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“The World Famous Blue Sharks” (1943-1993) PATRON SIX“
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HomeBlue Shark Ready Alert - Search & Rescue 1972

Blue Shark Ready Alert - Search & Rescue 1972
by Skipper Bill Castro

Once upon a time there were a dozen Blue Shark airman at NAS Cubi Pt., P.I., resting as a made-up crew standing Ready Alert duty. It was about 0600 hours on the morning of April 28, 1972 when the phone rang alerting the crew to report to Fleet Air Wing EIGHT Operational Control Center for a preflight briefing.

A sailor, one Seaman Apprentice METZER, from USS MOLALA was missing from standing a mid-watch and presumed overboard in the Philippine Sea. He was last seen about 1600 hours the day before. The track of MOLALA was provided together with her present location and northbound movement. After removing a few sleepers, the crew was airborne about 0700 hours in search of a man overboard.

We commenced onstation search in the vicinity of MOLALA's 1600 location the day prior. From there we proceeded along her track, flew over MOLALA and reported our search intentions. The weather and sea state were in our favor. From here we proceeded at about 300 feet ASL back south along the path of MOLALA. Our plan was to proceed south past the 1600 location by a few miles, fly an expanding circle search followed by a ladder search back up north.
Good plan!

At about 1045 it was Eureka! Shouts..."there's a head in the water!" ... drop a smoke, a directional beacon buoy and a marker on the scope. I believe the crewman standing behind the Flight Engineer was first to sight him. Is the crew higher than a kite? No, not yet. There's more. Finding the sailor was one part, but now it was time for his rescue.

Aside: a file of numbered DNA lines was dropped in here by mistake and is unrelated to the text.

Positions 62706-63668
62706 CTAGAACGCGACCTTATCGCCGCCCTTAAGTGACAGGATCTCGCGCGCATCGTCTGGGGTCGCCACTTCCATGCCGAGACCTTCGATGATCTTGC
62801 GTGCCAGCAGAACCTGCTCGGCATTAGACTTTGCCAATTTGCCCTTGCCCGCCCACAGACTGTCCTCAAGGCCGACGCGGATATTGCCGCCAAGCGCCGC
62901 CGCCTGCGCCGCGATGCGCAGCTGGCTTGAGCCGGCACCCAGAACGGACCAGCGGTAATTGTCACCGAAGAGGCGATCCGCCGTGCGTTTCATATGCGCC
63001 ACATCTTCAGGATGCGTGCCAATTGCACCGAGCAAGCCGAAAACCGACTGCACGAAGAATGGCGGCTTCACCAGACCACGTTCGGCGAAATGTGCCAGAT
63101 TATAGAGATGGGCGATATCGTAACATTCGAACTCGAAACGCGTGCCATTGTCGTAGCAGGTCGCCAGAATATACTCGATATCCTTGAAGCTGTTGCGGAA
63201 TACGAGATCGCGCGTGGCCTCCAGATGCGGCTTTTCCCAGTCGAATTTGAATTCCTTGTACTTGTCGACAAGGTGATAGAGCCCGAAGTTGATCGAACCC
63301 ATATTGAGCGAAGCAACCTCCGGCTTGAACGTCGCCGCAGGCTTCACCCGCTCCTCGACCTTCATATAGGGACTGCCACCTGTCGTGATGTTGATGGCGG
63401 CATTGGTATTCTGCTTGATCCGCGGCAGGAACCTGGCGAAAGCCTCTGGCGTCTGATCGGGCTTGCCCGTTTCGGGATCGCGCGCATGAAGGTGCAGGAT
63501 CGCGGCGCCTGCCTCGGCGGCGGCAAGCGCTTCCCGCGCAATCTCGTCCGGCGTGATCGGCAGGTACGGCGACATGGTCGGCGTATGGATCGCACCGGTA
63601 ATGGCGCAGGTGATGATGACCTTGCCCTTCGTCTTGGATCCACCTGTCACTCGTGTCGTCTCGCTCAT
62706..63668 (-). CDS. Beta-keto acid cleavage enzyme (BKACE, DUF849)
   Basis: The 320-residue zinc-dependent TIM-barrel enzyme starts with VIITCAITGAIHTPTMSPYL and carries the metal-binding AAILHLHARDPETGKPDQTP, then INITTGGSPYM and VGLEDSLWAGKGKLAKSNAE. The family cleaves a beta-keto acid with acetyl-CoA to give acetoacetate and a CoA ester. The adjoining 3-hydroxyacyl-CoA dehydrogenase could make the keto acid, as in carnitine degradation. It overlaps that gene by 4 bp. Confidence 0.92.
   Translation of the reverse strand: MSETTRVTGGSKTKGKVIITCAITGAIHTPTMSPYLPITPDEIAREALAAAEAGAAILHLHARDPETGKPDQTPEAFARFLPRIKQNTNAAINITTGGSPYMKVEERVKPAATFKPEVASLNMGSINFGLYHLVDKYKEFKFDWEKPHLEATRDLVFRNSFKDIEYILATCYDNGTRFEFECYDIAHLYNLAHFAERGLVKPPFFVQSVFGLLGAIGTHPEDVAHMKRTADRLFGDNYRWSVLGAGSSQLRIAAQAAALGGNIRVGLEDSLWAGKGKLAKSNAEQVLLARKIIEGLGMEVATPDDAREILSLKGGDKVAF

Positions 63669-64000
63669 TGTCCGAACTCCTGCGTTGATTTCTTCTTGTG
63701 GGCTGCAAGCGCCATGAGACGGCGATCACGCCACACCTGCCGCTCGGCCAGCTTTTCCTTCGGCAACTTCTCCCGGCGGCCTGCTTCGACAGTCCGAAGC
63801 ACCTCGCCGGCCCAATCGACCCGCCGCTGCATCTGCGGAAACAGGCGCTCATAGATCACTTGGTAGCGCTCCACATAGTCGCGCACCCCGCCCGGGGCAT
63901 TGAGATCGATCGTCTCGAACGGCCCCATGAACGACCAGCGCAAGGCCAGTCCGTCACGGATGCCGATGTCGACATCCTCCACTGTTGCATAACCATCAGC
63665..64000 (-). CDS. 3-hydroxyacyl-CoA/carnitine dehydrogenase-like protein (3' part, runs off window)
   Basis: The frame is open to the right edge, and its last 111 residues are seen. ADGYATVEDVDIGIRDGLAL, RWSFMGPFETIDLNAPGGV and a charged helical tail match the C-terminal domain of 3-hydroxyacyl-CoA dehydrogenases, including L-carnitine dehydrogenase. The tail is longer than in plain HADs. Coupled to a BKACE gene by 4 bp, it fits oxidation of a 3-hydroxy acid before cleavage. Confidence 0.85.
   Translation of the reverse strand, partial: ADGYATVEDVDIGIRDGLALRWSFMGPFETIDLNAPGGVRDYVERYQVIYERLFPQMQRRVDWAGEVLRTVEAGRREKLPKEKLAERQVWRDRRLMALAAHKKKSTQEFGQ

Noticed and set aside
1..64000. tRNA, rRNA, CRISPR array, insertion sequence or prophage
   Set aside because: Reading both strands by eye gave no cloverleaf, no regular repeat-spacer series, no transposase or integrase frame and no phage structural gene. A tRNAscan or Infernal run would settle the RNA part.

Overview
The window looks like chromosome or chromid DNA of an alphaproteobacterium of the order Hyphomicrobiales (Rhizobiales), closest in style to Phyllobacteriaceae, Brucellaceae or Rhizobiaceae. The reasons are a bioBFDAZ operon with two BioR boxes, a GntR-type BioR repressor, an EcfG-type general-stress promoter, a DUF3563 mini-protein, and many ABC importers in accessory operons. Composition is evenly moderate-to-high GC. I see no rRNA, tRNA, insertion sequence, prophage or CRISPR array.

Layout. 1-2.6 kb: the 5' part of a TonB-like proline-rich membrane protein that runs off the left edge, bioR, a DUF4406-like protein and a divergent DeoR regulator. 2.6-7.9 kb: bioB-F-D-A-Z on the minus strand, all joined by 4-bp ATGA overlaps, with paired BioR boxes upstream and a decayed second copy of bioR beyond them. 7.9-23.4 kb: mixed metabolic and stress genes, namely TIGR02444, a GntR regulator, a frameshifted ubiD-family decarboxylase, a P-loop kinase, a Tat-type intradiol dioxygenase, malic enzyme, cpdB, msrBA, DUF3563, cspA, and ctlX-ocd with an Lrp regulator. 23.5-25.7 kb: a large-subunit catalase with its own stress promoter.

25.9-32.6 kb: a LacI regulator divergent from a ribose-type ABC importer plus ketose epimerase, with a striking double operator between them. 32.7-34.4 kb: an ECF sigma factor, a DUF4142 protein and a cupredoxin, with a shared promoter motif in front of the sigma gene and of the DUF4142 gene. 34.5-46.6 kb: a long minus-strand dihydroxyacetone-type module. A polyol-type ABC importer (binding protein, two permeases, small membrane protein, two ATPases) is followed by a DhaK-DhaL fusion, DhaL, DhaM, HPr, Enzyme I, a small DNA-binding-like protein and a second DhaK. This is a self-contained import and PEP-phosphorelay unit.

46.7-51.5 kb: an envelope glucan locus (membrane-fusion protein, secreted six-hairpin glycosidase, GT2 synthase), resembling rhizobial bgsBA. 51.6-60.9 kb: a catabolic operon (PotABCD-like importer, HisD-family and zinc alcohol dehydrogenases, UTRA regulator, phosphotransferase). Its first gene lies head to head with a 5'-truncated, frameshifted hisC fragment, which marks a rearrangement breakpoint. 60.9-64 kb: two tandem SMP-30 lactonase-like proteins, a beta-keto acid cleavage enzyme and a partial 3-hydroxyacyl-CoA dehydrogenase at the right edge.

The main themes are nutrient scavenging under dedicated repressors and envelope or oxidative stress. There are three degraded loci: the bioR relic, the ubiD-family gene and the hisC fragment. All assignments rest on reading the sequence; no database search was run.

Prepare the crew for deployment of two lanyard-tied rafts. Although this operation has been practiced in training, few have ever actually accomplished a two raft rescue drop. So...NATOPS prevailed. After a couple of passes and visually seeing his weak hand wave, we prepared to drop. One could easily see the BIG, I mean huge, sharks circling our person of interest. 

One practice low pass was made. Then we came around and lined-up for the drop pass. Yep, just a bit up wind and up current of our target...drop one raft, and hesitate -- drop the second raft. The second raft dropped and the raft array was floating toward our survivor. The BIG sharks were still very active. Anxiety prevailed as our crew watched METZER swim slowly toward one of the rafts. Finally, METZER had a hand on the line connecting the rafts. He gathered himself together to inflate and climb aboard away from the sharks.

We then called for help from an Air Force patrol boat operating in the area. They responded immediately and within thirty minutes SA METZER was aboard their craft. Next, we called NAS Cubi Tower and they dispatched a helo to pickup METZER from the Air Force craft and delivered him to the Cubi Pt. Naval Hospital.

The squadron Executive Officer met our flight upon landing at Cubi. He (Cdr Jerry MACKAY) was quite pleased with our crew performance. Jerry and I then drove up to the hospital to visit 18 year old Seaman Apprentice METZER. He was totally fried, sun burned and blistered above his shoulders. He said he used his Navy boot camp water survival training as an aid to stay afloat... keeping air trapped in his trousers and held between his legs. He said he was a competitive high school swimmer from the San Diego area. He also said "I was too tired to be afraid of the sharks." METZER said it was about sunset when he was sitting on the stern of MOLALA. The ship lurched throwing him into the air...and then, into the water. METZER was in the water for about sixteen hours. He survived well!

We were lucky to find him. He was lucky to be found. Mission Accomplished by: Blue Sharks!

  The Crew.

  Cdr Bill CASTRO                                 
  Lt Mike KINIRY
  Lt Pressly MOTHORN
  Ltjg Francis 'Red' O'LAUGHLIN
  Ltjg Bill GRIMM
  AEC Charles CLARK
  AW3 Charles COWLEY
  AW3 Andrew HANSEN
  AW3 Herbert DYKES
Job very WELL DONE!